1. The Gethsemane Forest Reserve 

1st August, 2021
Bhairobkundo, Udalguri

The Gethsemane Forest Reserve falls at the tri-junction of the Bhutan, Arunachal and Assam border and covers an area of 22 sq kms fed by the Dhansiri and Daifam rivers and is a part of the Bodo Territorial Region (BTR).

The region has witnessed a history of violence in a fight for a separate territory meant to be carved out from Assam state since 1967. The Plain Tribes Council of Assam (PTCA) had demanded, since its inception in1967, for a separate union territory for the Bodo and other plain tribes to be called Udayachal. With the failure of PTCA, the All Bodo Students Union launched the Bodo Movement in 1987 with the demand for a separate state to be called Bodoland.

The Bodoland Accord signed on Feb 20, 1993 and its creation of Bodoland Autonomous Council failed to satisfy the aspirations of the Bodos. In its 28th Annual Conference held at Langhin Tiniali, Karbi Anglong from 3rd to 5th March 1996, the All Bodo Students Union (ABSU) disowned the Bodo Accord and revived its demand and movement for a separate state of Bodoland. This second phrase of the ABSU movement was marked by violence both directly related and unrelated to the agitation and was mostly directed by the ideological differences between the NDFB (National Democratic Front of Bodoland) and ABSU. This phase also marked the formation of the BLT (Bodo Liberation Tigers) in 1996. The rise of factions from within the larger movement led to a lot of infighting and fratricidal killings among the NDFB and BLT cadres. The violence and the infighting continued until the signing of the Memorandum of Settlement (MOS) between the Govt of India, Assam and the BLT on Feb 10, 2003 which led to a self-governing autonomous council called Bodoland Territorial Council.

The decade long violence resulting from infighting and the failure of govt policies made the people from the community who had largely contributed to the movement get disillusioned of their leaders. These people who had been driven by Upendranath Brahma (Bodofa - Father of the Bodos) and his ideals of self-help and mass movement, realised that only through community action they could redefine and have control over their identity and regain their old tradition of living in peace and harmony. That is when the 35 individuals credited for the man-made forest, who were initially youth members of All Bodo Students Union (ABSU), they earmarked land for farming inside the reserve forest and took a chance at self-resiliency.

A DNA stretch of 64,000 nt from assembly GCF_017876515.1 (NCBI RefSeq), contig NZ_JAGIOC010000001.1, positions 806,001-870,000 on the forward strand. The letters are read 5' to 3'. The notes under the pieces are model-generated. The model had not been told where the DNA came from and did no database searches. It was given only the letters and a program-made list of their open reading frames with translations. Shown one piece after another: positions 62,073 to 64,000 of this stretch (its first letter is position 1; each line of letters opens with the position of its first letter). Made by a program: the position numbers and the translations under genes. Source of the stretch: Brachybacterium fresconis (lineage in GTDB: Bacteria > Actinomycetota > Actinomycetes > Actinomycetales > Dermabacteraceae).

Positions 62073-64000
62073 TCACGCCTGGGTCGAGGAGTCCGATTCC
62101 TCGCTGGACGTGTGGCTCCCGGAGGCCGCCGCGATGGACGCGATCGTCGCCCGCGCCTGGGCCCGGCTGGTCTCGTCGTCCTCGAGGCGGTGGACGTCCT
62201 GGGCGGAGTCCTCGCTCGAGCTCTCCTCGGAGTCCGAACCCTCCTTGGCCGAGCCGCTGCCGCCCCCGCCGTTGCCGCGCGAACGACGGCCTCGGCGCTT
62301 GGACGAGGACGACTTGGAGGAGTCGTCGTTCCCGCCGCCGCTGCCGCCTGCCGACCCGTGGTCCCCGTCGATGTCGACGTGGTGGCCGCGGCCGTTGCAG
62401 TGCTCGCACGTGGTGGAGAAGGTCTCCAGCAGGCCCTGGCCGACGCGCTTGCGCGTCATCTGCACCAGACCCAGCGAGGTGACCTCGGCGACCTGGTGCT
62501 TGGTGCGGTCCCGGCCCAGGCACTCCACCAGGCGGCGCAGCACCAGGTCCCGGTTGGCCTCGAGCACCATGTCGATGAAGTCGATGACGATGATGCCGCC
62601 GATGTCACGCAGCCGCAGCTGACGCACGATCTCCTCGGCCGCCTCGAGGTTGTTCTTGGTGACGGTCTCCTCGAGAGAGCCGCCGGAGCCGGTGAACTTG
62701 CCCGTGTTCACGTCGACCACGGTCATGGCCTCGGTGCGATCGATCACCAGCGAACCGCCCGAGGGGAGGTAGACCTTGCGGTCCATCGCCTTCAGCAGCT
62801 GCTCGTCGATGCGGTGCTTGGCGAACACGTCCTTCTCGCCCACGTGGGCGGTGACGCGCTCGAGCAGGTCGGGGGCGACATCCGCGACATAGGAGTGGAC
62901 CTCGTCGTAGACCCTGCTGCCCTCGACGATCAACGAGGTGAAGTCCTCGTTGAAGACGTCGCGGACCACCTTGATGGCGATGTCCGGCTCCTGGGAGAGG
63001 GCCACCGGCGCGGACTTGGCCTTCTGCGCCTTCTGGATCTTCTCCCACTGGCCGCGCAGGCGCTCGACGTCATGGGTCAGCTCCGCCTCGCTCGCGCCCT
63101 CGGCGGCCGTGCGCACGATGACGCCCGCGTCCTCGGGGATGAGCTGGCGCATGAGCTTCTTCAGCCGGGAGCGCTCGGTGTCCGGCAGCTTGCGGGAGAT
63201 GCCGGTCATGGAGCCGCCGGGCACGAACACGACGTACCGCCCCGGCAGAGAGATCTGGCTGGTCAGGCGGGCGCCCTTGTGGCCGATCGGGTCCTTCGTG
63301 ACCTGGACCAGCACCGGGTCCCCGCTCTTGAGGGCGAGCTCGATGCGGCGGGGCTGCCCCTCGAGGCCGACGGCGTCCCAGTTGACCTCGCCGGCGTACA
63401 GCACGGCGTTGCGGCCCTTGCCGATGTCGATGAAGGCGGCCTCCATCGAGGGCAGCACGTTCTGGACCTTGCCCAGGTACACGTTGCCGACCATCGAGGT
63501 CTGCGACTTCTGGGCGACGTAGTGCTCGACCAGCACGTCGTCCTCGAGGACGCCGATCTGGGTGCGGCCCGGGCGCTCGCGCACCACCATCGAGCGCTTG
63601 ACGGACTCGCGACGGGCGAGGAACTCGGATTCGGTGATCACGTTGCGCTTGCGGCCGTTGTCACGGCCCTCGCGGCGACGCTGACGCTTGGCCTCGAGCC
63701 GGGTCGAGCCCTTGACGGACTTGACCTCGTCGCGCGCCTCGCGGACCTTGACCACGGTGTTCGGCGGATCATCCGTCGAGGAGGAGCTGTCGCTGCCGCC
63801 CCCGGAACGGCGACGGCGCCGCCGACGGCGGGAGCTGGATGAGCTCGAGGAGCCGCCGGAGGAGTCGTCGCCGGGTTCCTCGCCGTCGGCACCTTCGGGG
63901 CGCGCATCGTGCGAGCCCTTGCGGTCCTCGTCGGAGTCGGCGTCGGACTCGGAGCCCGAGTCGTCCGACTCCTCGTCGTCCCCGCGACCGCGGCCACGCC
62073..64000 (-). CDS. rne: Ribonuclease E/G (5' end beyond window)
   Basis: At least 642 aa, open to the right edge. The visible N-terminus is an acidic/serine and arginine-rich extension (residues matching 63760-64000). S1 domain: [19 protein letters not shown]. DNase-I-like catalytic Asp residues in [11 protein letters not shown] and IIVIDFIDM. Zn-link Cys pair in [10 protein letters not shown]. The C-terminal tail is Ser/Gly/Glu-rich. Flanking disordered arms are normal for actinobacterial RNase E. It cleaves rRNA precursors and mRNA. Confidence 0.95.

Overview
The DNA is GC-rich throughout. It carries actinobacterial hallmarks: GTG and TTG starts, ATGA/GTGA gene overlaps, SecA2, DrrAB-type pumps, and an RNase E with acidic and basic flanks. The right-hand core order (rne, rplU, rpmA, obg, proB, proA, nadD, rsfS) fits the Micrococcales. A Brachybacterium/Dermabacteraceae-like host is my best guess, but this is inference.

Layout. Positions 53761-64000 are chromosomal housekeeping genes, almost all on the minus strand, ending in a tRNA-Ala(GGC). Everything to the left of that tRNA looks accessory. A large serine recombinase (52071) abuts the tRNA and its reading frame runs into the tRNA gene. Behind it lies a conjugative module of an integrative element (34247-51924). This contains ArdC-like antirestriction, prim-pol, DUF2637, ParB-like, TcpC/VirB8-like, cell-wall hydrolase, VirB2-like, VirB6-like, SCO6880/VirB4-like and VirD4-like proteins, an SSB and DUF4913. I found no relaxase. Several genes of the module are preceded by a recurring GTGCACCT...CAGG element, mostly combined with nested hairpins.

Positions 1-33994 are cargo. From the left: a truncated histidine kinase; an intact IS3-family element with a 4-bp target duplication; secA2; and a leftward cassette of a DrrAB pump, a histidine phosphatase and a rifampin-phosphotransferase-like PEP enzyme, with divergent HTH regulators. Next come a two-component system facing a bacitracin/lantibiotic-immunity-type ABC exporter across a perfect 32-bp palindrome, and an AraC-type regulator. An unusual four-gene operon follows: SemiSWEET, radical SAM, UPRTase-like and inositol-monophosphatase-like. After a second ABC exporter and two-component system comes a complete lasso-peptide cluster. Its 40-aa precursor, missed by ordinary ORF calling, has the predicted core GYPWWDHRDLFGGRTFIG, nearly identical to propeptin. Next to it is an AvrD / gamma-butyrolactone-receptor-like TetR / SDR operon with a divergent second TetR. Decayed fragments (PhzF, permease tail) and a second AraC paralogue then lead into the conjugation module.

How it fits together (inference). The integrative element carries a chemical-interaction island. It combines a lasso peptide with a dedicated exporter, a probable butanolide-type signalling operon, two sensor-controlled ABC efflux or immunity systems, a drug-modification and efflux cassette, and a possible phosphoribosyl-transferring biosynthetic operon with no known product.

The subsequent efforts of these 35 individuals with the help of their community members have now created a lush green forest by planting over 1.4 million saplings over the past fifteen years and have proved an inspiration for youngsters, who have come forward to create a forest and also earn a livelihood from it and set a successful example of environmental conservation through their hard work.

In 2016, the men formed Gethsemane Joint Forest Management Committee (JFMC) as a governing body bringing six village sub-committees under its umbrella. The JFMC won a ‘Lifetime Achievement Award’ from Kaziranga Wildlife Society in 2016 and restoration award from Balipara Foundation in 2017.

The archival images share a reflective imagery trying to reconnect with the philosophies of The father of the Bodos, Upendranath Brahma and his ideals of self-help and mass movement and how it is instrumental in reviving rural economies. The images are also a way to acknowledge the resolve and the commitment of the many villagers who despite the many socio economic challenges stood firm in restoring a lush green forest of over 750 hectares of land.